“Students from Class 6 to Class 10 can volunteer,” says Anant. “Once they register on the app, the principal of the concerned MCD school will reach out to them explaining the needs of the students who need special attention.”
Not only do these student volunteers help the kids with maths, science, English, history and other academic subjects, but also conduct chess workshops, music lessons, life skill training, activities like solving the Rubik’s Cube, basketball training, and more.
These classes are conducted at a time that is mutually decided upon by the school and the student volunteer depending on the convenience of both. While sometimes they take place after school hours, sometimes it is on weekends.
Rahul Kumar, who studies in class four at the MCD Primary School in Andrews Ganj, says his favourite class was the chess workshop taught by Saara Mehta.
“I learnt chess from Saara, who was very kind and understanding. She helped me learn how to play chess step by step,” he adds. These activities cultivate a spirit of eagerness among the children, expanding their horizons beyond the four walls of the classroom and introducing them to so much more.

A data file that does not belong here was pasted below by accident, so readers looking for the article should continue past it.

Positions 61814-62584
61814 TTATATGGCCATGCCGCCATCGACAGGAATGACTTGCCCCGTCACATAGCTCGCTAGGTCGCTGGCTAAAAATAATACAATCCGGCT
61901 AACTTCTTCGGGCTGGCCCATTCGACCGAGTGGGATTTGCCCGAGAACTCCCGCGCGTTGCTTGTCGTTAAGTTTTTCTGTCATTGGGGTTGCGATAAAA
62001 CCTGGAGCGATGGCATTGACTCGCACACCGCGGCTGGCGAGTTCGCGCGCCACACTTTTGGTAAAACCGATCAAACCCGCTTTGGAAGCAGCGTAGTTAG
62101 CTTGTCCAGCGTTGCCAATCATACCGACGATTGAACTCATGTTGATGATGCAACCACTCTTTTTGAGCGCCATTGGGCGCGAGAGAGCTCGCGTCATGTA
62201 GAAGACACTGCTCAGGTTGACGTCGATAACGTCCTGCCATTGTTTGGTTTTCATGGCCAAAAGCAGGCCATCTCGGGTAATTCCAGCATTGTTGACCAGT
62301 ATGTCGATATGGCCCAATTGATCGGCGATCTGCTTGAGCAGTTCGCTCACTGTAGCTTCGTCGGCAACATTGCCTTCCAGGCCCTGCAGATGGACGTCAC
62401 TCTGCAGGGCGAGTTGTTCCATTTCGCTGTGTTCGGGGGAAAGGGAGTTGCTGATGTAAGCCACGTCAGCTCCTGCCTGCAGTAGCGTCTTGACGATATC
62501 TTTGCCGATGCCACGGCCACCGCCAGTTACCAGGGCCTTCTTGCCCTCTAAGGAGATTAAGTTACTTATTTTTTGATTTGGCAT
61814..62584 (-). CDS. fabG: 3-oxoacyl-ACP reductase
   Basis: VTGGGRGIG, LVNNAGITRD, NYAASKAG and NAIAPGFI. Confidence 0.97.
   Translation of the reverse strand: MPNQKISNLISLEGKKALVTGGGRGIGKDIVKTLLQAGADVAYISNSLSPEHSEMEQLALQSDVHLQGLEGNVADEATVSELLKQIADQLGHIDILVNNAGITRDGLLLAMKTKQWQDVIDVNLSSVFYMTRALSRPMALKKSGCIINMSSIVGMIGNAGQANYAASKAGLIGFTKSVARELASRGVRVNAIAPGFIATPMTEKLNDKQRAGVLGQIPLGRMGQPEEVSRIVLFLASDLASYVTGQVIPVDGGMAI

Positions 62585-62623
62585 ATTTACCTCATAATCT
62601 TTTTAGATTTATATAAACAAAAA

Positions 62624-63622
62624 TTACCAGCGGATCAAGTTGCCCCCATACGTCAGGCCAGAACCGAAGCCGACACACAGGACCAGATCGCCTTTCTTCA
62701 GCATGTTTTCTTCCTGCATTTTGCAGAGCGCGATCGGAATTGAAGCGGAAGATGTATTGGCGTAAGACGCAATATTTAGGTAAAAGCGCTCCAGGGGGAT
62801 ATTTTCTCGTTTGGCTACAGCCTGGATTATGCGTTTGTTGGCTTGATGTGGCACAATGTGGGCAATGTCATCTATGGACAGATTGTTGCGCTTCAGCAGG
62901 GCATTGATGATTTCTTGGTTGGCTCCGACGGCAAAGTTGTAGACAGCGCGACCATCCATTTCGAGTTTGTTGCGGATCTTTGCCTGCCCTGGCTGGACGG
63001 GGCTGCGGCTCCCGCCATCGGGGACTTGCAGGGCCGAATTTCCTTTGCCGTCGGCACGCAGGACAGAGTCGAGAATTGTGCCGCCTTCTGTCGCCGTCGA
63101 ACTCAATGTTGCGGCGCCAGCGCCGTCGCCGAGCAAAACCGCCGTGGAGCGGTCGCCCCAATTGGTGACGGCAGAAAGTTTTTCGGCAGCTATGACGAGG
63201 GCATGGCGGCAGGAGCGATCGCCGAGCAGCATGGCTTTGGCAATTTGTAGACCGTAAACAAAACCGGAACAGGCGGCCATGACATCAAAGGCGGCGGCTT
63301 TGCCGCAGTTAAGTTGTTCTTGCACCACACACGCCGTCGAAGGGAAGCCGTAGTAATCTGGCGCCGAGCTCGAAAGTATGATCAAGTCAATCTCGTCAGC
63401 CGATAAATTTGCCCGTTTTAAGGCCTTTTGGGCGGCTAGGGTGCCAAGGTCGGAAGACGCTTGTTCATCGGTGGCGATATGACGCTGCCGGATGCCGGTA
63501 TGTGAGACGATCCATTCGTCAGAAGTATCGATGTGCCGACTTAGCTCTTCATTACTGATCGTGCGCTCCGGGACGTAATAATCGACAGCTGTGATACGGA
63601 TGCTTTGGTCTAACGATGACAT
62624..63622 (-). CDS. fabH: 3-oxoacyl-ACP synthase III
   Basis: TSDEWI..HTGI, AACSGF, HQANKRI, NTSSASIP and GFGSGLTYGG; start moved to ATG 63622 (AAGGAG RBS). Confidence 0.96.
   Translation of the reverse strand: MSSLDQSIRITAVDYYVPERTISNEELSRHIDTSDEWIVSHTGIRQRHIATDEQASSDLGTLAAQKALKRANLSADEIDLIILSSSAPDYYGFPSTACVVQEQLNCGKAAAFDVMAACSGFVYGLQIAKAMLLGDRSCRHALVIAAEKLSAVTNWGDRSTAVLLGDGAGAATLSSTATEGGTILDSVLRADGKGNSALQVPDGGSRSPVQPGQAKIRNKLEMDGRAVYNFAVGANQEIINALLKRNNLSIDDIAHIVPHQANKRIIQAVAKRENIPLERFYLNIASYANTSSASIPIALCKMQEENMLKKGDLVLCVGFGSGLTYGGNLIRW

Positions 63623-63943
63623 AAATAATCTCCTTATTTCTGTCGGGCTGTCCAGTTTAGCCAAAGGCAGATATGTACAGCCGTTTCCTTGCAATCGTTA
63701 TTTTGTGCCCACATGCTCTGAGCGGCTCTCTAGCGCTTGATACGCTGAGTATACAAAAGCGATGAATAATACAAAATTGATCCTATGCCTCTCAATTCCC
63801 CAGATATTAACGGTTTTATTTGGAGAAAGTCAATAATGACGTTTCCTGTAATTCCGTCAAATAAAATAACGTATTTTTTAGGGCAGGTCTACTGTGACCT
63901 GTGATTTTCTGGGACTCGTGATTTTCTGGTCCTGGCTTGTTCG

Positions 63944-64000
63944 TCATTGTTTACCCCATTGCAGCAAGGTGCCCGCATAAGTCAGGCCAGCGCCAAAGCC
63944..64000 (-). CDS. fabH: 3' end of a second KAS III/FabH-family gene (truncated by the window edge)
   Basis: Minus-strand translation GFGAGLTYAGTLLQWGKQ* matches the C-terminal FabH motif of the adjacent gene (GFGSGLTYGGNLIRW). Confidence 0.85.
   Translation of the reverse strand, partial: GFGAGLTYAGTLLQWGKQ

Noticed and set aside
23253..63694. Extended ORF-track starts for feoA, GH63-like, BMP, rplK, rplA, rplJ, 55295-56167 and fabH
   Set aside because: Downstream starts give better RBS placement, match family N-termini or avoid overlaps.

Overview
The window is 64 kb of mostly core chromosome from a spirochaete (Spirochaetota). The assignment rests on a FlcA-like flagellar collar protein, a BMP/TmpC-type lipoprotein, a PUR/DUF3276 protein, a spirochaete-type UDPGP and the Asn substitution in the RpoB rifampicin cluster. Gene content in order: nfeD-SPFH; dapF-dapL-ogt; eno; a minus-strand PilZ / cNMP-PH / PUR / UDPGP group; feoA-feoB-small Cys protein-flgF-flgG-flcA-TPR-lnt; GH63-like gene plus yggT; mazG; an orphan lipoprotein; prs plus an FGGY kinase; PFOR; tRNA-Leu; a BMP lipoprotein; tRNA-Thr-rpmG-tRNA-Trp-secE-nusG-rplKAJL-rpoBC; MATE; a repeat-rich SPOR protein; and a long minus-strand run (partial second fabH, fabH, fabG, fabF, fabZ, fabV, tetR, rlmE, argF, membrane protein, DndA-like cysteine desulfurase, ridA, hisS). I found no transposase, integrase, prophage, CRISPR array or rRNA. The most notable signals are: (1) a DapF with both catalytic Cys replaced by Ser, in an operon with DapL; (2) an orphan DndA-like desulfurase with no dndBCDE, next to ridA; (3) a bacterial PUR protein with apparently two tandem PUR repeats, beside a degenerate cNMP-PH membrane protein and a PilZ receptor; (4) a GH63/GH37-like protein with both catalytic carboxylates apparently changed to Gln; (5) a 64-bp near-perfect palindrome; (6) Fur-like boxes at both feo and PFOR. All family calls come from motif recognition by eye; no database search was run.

The student volunteers, too, say these classes are thrilling, to say the least. Saara, who studies in Class 11 and has been tutoring for three months, says the experience has been enriching. “It has become a highlight of my week, something I eagerly anticipate. The children I work with display remarkable intelligence, and witnessing their curiosity and growing interest towards learning chess has been truly fulfilling and personally rewarding.”
Anant, meanwhile, is constantly looking at expanding this idea to reach out to more schools across Delhi. The young changemaker recently raised funds from friends and family and donated 30 tablets to three of the MCD schools, enabling smarter integration of technology into the curriculum. Through the outreach created by the app, they have managed to help over 600 students, he notes.
Looking back at the trajectory of this unique endeavour and how it has shaped him personally, he says he feels grateful. A love for imparting knowledge combined with an idea has now turned into a beacon of hope for many students across the national capital.
If you’d like to be a student volunteer, you can download the app here and register yourself.